What is TPDL?

Teacher Professional Development Languages (TPDL) is a programme that provides professional development and accreditation for languages teachers throughout New Zealand in order to improve their pedagogy and language fluency in ways that impact positively on student achievement. I have written about TPDL before when I reflected on my first Mandarin lesson.

Reason for the visit.

Wendy had come to Newmarket School to observe me teaching Mandarin and to gather baseline data about me and my student’s use use of Mandarin throughout my lesson. She used scaffolded observation criteria and structured observation and reflection tools that enabled me to see the extent to which my classroom practice supports effective language learning. Those of you who have been following this story will be nodding your heads about me as the learner. Gathering data and supporting me to identify my next steps. I have been teaching for over 30 years and am always excited at learning something new. My knowledge of Mandarin language is currently growing and in order to make the 2000 basic interpersonal skills in a year I need to be learning 25 new vocabulary a week. So far this week I have made that. I have learnt to count to ten and I know all the primary colours. I know that I would not have learnt these words if I had not been teaching them.  The experience is a reminder to us all about the power of teaching to clarify thinking when learning something new. How often do we give students the experience of teaching? I know I need to do much more think, pair, share activities in my practice.

Wendy shared with me the work of Rod Ellis and I am already familiar with Rod’s work because of my recent published book with Pam Hook, SOLO Taxonomy and English Language Learners. However what she did was to map my lesson against the Ten principles of Successful Language Instruction, Ellis 2005.

Wendy literally transcribed everything I said. I was interested in seeing those highlighters being used because I tested that out last year with my student’s writing and used highlighters as visible evidence of their writing. Always with my elearning lens on, I questioned her use of paper copies as I said I could have given her WiFi Access. When we looked over my transcript I could identify the number of times I used Mandarin, the number of times the children used Mandarin and more importantly the number of times I could have used Mandarin. With her support  I was able to identify my next steps based on evidence of me and my students’ use of the language. For me my next step was using Mandarin for classroom use.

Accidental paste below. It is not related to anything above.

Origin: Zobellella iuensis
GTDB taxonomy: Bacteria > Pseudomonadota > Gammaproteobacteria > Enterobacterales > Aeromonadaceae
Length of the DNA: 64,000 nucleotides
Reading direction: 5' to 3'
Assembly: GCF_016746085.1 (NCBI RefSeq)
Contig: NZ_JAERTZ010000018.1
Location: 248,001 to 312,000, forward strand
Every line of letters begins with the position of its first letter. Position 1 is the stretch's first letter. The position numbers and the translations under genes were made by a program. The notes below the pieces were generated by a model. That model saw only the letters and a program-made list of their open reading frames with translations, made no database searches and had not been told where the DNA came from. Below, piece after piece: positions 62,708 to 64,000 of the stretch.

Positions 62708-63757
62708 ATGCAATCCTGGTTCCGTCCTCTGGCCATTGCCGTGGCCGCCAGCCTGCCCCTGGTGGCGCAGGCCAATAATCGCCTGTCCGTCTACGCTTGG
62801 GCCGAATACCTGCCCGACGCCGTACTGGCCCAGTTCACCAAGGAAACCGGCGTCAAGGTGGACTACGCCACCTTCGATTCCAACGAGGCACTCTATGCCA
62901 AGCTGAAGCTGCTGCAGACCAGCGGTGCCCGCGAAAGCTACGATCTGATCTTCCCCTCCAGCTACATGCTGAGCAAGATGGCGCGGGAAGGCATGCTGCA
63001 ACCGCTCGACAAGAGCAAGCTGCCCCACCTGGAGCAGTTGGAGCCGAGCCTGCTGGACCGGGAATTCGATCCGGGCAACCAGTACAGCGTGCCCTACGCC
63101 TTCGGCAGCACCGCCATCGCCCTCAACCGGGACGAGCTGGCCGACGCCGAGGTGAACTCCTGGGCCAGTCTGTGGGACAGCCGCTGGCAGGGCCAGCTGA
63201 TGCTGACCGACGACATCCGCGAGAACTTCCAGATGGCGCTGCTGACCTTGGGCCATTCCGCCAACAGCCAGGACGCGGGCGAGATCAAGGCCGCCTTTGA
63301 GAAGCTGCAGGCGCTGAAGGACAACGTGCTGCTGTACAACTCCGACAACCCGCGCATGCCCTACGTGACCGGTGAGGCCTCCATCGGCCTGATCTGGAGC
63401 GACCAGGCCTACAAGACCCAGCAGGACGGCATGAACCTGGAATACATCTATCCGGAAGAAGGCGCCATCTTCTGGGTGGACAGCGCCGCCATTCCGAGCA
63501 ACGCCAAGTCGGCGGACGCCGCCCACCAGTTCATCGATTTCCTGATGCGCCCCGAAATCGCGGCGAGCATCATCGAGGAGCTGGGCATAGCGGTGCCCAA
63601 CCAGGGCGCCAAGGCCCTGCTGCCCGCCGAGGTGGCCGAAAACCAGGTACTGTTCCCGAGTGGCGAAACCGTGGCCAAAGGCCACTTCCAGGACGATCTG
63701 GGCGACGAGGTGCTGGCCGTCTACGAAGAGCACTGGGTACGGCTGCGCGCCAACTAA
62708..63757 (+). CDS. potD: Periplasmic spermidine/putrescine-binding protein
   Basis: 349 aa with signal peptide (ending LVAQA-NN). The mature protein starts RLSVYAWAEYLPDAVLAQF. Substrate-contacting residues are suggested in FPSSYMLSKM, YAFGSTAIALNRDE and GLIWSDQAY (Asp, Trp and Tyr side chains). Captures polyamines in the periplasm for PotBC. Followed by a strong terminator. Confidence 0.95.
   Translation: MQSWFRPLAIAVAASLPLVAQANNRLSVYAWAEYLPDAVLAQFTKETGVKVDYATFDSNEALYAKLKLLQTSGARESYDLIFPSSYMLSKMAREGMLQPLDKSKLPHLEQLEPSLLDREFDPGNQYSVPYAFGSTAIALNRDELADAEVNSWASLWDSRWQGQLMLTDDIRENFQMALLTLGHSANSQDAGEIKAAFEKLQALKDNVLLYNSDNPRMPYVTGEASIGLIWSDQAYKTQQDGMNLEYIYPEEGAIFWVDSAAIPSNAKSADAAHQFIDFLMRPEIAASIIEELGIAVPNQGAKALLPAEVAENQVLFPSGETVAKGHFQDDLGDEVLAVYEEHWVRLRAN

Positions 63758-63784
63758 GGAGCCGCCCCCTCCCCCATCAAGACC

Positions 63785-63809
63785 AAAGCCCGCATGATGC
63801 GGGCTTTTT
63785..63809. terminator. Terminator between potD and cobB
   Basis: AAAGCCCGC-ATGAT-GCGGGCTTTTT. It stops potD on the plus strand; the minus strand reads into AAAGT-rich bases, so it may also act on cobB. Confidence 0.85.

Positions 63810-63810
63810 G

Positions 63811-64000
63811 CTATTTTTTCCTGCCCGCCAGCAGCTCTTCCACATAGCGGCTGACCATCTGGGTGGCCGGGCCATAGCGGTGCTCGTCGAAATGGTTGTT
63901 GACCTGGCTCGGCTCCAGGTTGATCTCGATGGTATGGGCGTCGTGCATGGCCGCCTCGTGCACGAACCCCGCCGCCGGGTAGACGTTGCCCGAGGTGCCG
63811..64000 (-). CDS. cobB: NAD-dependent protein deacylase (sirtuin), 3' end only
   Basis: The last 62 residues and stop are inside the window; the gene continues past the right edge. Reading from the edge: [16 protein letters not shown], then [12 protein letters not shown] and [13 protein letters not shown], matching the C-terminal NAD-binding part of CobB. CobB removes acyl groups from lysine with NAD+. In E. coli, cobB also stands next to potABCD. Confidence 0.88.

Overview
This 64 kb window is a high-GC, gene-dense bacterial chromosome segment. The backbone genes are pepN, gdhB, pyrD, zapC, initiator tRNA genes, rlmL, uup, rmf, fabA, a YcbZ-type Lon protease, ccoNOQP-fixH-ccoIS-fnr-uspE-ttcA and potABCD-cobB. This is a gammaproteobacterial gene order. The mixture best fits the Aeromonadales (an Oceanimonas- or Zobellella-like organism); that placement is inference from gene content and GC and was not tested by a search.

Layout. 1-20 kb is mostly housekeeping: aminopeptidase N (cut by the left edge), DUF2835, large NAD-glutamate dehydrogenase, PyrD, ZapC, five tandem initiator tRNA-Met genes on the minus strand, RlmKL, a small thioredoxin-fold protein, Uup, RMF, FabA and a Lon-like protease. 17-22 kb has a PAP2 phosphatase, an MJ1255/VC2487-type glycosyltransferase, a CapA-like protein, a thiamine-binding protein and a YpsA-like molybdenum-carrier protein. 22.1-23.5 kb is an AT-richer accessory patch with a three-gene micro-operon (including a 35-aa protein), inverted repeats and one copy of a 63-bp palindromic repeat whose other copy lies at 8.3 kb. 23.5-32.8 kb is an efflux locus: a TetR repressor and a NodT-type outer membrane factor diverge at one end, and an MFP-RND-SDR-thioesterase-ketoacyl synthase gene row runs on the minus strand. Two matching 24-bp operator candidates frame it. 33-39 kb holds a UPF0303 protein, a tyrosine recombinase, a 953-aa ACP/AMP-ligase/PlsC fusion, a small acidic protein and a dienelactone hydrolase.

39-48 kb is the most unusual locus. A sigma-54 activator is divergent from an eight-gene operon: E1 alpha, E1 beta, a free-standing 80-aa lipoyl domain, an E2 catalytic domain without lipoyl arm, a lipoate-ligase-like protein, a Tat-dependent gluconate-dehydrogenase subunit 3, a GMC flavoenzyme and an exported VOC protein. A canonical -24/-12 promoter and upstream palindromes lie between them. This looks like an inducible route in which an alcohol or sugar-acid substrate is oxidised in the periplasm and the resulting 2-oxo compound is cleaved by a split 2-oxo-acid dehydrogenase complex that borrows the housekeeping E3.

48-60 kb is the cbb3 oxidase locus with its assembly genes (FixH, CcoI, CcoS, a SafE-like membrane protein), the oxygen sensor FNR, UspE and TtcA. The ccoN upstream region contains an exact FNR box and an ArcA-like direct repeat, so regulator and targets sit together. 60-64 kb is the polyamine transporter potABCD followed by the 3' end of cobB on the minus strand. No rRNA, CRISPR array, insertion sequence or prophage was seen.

She gave me hard copies of examples I can use in my lessons for classroom language and for social interactions. Again I would have loved the sheets in soft copy because now I need to spend time recreating them so I can have a set of small spiral cards with me during my lessons. I spent ages online with a translator but could not find the exact script, so I will have to remake them. Again how often do we give students worksheets rather than a soft copy that they can add to. That is the beauty of Hapara for sharing soft copies with our learners rather than giving them paper copies that they cannot edit.

She also gave me a paper folder and to be honest I asked her ‘Why.’ Again I am the student who would have preferred soft copies of everything. I know I can say this to her because if students keep accepting paper copies and ring bind folders and do not question the reason behind this, then our tertiary providers will keep thinking that this is OK. In my given kit was a memory stick of audio and again I thought, why are our tertiary providers not using online storage of sound for this purpose? Particularly in this current ease of WiFi. I believe access to the internet is like having access to roads. It just is. Do we really still have adult teacher learners who do not have WiFi access in this day and age? Have I been so spoilt with school access that I have forgotten reality? How many schools are still waiting to be snupped and are still waiting for N4L? My receiving a USB is like receiving a floppy disc. I am the student who will always ask for soft copies or who will turn up to an event with a mobile device and expect to be given the Wifi password.

Wendy informed me that I had covered 4 out of the 10 principles in my session. I have made them bold below and have given examples of how I did this.